On a clear night this past February, a sophisticated astronomical camera perched on a California mountaintop opened its eyes on the sky after being shut down for several days due to glitches. The timing turned out to be impeccable, as the camera, which is part of the Zwicky Transient Facility (ZTF), immediately spotted a dazzling eruption of light and energy in the distant universe that was unlike anything that has been seen before.
When ZTF astronomers logged into their work Slack the next day, they shared their delight at the brilliant discovery—as well as their puzzlement about what might have sparked this flash that shone with the light of 1,000 trillion suns.
“My first message on Slack was, ‘are we re-starting with a bang?’” said Igor Andreoni, an astronomer at the University of Maryland who works at ZTF, in a call with Motherboard that also included his colleague Michael Coughlin, an astronomer at the University of Minnesota. “Engineers worked without stopping—weekends included, day and night—to make the camera operational again. And literally the first night it was operational, there was this detection.”
Now, a team co-led by Andreoni and Coughlin report that the mysterious flash was actually a powerful energy beam—an immensely energetic jet made of ultrafast particles and pointed at Earth, fueled by a black hole eating a star many billions of light years from our planet. This type of radiant cosmic phenomenon is called a tidal disruption event (TDE).
The researchers concluded that this unusual blast, named AT2022cmc, is “the furthest jetted TDE discovered so far and the only one for which it was possible to observe a complex optical light curve that transitions from a fast red component into a blue plateau,” according to a study published on Wednesday in Nature. A companion study, which was published in Nature Astronomy at the same time, presented a detailed model of the birth of this jet.
The surprise discovery “reaffirms the necessity to have truly eyes-wide-open searches of these vastly growing astronomical datasets we have,” said Coughlin in the call, noting that he and Andreoni were looking for a completely different type of astronomical event in their ZTF survey. “This is a great example in astronomy of a willingness to look outside the box for exciting things.”
“It’s a source we didn't really think hard about until after it was discovered, because it's so rare,” noted Andreoni. “It's not quite the first thing you think about—an event that is detected once every 10 years, if that—and that has never been discovered before in the optical [wavelengths]. This is unprecedented.”
Though black holes are often invisible to light-based astronomy, they can paradoxically produce some of the brightest light shows in the universe if they get into feeding frenzies. Stars that wander too close to a black hole may get torn apart by the intense tidal forces in these extreme environments. As it consumes its starry meal, a black hole can shoot out “relativistic” beams of particles, meaning that they travel at close to the speed of light.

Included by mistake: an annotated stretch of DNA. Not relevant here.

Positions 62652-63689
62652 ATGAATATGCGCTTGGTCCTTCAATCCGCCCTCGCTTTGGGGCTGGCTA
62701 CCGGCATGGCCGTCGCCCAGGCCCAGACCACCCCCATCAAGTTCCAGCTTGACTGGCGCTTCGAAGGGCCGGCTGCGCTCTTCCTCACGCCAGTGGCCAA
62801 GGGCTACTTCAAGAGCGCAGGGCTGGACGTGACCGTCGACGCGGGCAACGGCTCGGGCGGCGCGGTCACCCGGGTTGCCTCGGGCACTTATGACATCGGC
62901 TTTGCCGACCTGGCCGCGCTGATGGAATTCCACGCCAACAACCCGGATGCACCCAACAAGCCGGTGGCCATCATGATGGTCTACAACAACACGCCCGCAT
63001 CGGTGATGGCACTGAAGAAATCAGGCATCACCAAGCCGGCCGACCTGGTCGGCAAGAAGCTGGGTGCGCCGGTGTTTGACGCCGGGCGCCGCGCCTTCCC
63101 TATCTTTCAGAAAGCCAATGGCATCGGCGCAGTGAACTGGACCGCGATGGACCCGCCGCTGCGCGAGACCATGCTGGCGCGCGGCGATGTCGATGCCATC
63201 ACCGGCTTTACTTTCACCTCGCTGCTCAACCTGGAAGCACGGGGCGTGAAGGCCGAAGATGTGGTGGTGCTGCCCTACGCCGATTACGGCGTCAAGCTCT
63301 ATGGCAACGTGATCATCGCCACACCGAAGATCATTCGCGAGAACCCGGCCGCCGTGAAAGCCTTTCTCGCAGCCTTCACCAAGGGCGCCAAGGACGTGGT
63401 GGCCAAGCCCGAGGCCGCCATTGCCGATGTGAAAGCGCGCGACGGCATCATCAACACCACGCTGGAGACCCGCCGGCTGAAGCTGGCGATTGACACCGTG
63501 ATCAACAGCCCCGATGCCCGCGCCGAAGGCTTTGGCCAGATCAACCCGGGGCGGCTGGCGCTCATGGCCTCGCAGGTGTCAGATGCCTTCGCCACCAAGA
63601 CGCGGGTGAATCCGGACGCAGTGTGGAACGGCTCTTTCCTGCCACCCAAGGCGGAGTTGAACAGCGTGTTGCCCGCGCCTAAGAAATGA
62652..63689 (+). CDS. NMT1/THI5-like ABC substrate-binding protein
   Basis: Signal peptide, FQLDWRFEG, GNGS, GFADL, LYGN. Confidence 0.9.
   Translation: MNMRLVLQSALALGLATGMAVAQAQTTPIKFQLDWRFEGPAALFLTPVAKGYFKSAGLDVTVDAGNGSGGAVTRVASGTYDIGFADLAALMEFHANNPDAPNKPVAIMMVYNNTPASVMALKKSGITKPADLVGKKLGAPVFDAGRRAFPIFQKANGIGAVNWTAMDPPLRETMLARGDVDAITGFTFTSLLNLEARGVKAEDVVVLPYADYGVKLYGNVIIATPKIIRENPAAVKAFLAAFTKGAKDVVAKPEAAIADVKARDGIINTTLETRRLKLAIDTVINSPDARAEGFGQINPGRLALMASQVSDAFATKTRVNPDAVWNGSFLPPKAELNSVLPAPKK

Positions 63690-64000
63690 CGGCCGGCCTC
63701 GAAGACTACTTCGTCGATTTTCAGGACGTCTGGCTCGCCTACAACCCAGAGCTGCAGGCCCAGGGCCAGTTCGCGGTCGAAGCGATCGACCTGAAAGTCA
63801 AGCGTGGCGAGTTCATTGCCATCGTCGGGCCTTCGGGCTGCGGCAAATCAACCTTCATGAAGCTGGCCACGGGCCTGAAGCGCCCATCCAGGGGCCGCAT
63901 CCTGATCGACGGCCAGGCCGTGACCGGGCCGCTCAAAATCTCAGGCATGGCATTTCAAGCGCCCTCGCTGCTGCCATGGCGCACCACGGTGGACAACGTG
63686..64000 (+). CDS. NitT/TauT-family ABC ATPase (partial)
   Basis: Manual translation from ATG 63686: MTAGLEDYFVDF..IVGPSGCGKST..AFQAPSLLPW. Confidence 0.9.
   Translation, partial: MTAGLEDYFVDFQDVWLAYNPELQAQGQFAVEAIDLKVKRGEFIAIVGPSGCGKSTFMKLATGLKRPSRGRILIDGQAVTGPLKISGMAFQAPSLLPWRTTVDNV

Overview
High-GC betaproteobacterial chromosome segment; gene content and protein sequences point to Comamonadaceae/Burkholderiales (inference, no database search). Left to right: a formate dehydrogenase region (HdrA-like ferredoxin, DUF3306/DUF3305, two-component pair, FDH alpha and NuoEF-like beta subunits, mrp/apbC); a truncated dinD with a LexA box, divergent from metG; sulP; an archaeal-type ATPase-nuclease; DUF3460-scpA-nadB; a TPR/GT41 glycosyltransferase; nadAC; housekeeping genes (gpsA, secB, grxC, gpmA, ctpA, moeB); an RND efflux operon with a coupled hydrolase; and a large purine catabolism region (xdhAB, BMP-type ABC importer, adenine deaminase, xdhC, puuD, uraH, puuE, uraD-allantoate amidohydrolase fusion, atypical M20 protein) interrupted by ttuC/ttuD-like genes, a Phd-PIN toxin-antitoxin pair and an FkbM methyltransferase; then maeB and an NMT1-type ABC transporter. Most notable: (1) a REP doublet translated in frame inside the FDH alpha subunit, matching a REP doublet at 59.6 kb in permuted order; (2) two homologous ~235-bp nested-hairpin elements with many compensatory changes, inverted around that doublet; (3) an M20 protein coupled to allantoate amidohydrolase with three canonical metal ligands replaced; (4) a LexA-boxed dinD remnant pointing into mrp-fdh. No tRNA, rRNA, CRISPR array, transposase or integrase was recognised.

Jets that are pointed directly at Earth can be visible across huge distances, though none has been quite so far-flung as AT2022cmc. Follow-up of the event captured by the European Southern Observatory’s Very Large Telescope, revealed that this particular jet was born when the universe was only a few billion years old. In addition to breaking the distance record for TDEs, the presence of so much visible light from AT2022cmc opens a new window into the mysterious mechanisms that power these jets.
“This is already telling us a story about the environment surrounding this very massive black hole,” Andreoni said. “It also tells us about the timescale of formation of the jet, as compared to the disk of material around the black hole that accretes and keeps pumping out energy that we can observe.”
“The other nice effect is that, of course, it is very challenging to estimate how often a [jet] birthing happens,” Coughlin added. “People had made these estimates based on the detections in X-rays in the past, but the Zwicky Transient Facility has been running for four or so years now, and we've seen one of them [in optical light]. This actually puts quite strong constraints on how often they can happen.”
With these new revelations in hand, astronomers are better equipped to search for more of these mind-boggling events across the universe, which will help to unravel their explosive secrets.
“We are trying to contribute to a coherent picture of all these tidal events that we observe, with and without jets,” Andreoni said. “This is an important question because the moment you find the connection, then you can have a much better insight on what's actually going on when a star is disrupted by a black hole.”
“We just need to observe more and deeper,” he concluded. “I think we'll get much closer to understanding why they're so rare, and the astrophysics of these events.”